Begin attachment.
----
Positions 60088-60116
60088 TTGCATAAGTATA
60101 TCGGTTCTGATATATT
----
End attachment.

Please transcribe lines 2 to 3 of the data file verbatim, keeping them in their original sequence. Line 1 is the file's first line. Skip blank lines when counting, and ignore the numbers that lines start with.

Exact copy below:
60088 TTGCATAAGTATA
60101 TCGGTTCTGATATATT